The point is, if you start with the premise that U.S. dollar inflation is unlikely, then things look okay (sort of). If you relax that assumption, the whole scenario changes. I believe too many analysts — even the best ones like Brad — make the implicit assumption that U.S. inflation cannot occur in the presence of an output gap. That assumption is like saying “house prices never fall” — it drives everything else.

  29. ndk

    Can someone give me a quick tutorial in how this works: “China buying USA Treasuries keeps the Yuan from appreciating?”

    Wikipedia has a very good explanation for you, Joseph. The statement you cite includes the two end effects, but this will show you what the process is.

    After a night’s sleep and some reflection, I feel more confident about my earlier conclusions. If America successfully introduces domestic inflation, it will reduce our competitiveness with pegged countries and stimulate their export sectors.

    By the same coin, these pegged currencies make it much harder for us to create domestic inflation, because we’d have to generate more inflation in their countries than ours to prevent downward pressure on domestic labor and capital pricing. This is just another reason why I still don’t think we can create lasting inflation in the wage/price sense, so I don’t expect to have my first hypothesis tested.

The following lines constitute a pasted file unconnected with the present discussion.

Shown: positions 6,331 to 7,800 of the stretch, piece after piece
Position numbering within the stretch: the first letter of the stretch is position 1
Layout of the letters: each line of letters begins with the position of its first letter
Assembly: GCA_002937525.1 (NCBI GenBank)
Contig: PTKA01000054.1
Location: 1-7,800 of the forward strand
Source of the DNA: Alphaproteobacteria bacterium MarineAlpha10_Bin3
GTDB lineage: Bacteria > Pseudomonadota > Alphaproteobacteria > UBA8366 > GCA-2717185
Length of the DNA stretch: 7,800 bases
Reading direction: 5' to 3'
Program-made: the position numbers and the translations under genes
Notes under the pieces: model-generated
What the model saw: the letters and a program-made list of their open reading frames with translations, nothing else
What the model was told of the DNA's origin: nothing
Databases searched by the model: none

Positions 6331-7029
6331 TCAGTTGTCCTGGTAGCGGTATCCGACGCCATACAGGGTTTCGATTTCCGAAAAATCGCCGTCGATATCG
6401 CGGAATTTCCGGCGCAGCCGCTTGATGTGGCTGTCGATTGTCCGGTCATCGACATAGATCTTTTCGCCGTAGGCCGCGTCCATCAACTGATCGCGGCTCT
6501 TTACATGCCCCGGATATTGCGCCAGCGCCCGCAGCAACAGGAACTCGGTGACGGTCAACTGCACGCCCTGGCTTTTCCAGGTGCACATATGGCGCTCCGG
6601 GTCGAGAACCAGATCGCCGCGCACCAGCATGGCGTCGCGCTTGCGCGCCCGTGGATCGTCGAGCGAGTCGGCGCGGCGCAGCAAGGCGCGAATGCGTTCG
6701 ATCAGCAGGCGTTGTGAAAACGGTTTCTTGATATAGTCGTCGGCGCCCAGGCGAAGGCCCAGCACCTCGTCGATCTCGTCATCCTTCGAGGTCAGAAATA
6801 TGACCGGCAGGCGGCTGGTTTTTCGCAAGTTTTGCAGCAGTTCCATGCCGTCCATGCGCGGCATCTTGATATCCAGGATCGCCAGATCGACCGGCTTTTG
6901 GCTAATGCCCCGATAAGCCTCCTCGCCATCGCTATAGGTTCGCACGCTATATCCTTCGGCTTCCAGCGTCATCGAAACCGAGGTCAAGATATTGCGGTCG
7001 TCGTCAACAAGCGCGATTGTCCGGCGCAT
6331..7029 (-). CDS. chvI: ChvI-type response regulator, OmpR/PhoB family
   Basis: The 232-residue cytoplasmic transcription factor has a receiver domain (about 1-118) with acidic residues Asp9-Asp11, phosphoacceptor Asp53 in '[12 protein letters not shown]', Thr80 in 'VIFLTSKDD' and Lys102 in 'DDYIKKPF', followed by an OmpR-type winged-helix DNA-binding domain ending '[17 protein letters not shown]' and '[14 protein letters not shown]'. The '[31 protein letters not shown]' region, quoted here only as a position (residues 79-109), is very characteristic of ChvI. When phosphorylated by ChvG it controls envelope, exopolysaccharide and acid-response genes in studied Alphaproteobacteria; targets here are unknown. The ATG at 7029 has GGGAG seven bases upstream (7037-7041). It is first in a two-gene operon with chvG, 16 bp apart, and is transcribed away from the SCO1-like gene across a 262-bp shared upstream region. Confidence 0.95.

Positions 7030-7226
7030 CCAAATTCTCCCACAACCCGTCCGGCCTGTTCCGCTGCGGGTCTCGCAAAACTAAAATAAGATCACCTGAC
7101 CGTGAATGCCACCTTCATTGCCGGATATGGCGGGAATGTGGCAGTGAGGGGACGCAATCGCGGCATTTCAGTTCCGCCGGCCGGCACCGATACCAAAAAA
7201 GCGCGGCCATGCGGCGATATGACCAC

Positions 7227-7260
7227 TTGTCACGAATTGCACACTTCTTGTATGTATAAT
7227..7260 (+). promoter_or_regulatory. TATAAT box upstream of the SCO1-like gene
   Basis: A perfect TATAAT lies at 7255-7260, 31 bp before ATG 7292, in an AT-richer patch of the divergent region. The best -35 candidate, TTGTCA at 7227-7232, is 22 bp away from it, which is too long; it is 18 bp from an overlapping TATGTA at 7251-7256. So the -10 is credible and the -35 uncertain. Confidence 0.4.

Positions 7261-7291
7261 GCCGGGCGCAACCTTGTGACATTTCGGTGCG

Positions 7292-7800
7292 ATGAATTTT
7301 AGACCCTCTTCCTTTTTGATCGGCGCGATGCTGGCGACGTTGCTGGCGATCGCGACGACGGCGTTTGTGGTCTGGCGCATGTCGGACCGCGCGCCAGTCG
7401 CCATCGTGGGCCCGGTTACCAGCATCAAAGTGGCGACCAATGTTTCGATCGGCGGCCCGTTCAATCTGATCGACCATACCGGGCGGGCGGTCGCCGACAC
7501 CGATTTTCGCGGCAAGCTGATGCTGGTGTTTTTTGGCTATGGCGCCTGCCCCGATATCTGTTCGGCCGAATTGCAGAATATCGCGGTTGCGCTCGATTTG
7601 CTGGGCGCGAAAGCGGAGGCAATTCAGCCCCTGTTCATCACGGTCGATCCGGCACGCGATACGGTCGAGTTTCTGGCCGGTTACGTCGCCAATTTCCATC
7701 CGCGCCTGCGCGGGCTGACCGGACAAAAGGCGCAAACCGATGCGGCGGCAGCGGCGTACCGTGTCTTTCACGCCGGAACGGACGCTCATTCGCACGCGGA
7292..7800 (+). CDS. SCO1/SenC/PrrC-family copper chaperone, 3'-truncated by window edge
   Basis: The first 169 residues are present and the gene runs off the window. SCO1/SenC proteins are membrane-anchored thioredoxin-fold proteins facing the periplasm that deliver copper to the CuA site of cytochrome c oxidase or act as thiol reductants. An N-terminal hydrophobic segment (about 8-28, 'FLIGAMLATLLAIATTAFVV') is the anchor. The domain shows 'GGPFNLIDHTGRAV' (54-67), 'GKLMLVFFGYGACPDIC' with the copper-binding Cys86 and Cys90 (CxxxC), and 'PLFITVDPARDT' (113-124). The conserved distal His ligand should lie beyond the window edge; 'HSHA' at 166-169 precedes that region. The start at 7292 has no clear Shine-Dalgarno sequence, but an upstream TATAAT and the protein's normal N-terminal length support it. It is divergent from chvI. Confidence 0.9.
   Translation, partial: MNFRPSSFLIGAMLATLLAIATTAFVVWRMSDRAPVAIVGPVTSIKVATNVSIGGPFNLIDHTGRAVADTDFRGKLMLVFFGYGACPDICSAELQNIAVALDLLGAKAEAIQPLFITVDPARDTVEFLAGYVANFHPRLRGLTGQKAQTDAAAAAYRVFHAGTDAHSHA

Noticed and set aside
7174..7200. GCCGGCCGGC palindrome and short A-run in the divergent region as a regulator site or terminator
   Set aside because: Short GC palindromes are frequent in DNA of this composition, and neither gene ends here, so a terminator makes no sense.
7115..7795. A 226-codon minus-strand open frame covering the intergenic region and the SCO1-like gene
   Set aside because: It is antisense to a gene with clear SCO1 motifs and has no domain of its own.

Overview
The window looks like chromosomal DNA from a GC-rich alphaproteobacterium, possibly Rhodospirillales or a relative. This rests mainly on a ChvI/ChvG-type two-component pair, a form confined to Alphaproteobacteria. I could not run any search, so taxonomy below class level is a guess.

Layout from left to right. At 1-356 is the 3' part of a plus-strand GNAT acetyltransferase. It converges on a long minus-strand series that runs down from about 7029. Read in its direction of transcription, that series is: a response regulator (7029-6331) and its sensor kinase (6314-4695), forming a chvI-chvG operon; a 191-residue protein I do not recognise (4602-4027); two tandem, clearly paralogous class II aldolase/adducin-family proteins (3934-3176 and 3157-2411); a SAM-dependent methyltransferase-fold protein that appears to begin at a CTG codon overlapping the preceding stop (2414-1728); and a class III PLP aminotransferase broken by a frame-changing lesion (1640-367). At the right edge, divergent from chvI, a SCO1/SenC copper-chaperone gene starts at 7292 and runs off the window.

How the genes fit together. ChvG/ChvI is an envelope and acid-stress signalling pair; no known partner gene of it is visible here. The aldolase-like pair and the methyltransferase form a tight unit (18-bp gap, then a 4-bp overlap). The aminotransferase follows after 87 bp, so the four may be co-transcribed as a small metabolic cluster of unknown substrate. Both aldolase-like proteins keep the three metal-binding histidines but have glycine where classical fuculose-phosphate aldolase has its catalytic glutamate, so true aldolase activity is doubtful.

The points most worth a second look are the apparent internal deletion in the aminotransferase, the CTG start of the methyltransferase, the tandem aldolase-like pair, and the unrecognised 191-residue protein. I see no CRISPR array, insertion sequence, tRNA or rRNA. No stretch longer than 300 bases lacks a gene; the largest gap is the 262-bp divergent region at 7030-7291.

These are testable, so we’ll see how they fare in the future. Hold me accountable, folks. :D

  30. ndk

    By the same coin, these pegged currencies make it much harder for us to create domestic inflation, because we’d have to generate more inflation in their countries than ours to prevent downward pressure on domestic labor and capital pricing.

    One last thing: these conclusions are all barring a trade war. I have no clue what a trade war would do to relative pricing. If you’re betting on significant inflation in the U.S., I’m almost certain you’re by proxy betting on this trade war.

  31. Anonymous

    I was about to agree with both Brad Setser as well the ‘anonymous’ poster above who articulated points a/b/c/d… before realizing they are one and the same.

    Yves, there’s nothing necessarily contradictory in seeing an increase in current account surplus co-exist with a decrease in national reserve. It seems likely at this point (at least as of 4Q08) that was exactly the situation China found itself in.

    I also agree with ndk’s point. I don’t believe he was disagreeing with you that the United States can morally make the argument that stoking domestic inflation would help address American debt and trade issues… I think he was making the point that trying to do so would ultimately have the opposite effect, at least from the trade perspective vis-a-vis China.

  32. wintermute